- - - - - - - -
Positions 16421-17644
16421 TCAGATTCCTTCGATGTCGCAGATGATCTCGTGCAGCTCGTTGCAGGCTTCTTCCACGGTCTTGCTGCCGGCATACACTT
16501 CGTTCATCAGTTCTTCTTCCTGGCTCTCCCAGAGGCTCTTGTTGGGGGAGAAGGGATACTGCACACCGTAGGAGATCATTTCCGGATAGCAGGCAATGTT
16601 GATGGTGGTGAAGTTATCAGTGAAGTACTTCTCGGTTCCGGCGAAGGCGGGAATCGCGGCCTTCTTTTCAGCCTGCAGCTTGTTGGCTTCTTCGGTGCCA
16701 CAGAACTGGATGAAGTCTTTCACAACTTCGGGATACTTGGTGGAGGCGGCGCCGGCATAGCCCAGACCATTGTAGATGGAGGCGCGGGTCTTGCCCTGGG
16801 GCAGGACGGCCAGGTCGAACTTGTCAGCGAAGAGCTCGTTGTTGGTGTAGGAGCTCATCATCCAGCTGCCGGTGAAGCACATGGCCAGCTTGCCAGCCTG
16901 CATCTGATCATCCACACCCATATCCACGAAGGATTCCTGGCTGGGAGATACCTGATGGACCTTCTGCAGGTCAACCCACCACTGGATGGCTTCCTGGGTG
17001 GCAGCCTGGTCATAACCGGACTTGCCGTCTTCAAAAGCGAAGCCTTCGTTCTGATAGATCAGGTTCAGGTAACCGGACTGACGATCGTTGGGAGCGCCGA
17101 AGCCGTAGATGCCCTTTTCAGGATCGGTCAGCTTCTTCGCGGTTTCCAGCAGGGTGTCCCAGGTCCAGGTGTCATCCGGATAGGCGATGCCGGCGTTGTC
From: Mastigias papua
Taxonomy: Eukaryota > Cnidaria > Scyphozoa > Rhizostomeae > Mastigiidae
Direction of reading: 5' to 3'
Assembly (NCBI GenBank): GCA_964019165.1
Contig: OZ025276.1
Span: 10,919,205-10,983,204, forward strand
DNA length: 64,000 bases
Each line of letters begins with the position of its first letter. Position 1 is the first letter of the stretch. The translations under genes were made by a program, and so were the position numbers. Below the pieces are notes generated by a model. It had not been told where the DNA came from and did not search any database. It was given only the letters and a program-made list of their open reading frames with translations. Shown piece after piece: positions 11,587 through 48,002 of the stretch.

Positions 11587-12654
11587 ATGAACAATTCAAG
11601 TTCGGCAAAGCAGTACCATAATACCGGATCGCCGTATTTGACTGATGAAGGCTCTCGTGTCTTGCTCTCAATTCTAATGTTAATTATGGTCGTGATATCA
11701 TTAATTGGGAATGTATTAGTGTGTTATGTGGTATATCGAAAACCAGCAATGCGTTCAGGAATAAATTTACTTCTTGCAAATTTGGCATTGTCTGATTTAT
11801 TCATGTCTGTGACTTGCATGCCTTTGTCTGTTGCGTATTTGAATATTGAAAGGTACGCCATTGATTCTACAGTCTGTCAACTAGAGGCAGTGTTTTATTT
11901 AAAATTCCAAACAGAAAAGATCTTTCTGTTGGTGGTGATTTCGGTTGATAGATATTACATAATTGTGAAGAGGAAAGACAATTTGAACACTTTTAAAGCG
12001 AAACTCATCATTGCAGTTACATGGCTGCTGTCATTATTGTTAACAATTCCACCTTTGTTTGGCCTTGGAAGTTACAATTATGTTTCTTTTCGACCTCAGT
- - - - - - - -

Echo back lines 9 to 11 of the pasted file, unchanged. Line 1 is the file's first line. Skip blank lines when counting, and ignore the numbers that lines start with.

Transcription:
17101 AGCCGTAGATGCCCTTTTCAGGATCGGTCAGCTTCTTCGCGGTTTCCAGCAGGGTGTCCCAGGTCCAGGTGTCATCCGGATAGGCGATGCCGGCGTTGTC
From: Mastigias papua
Taxonomy: Eukaryota > Cnidaria > Scyphozoa > Rhizostomeae > Mastigiidae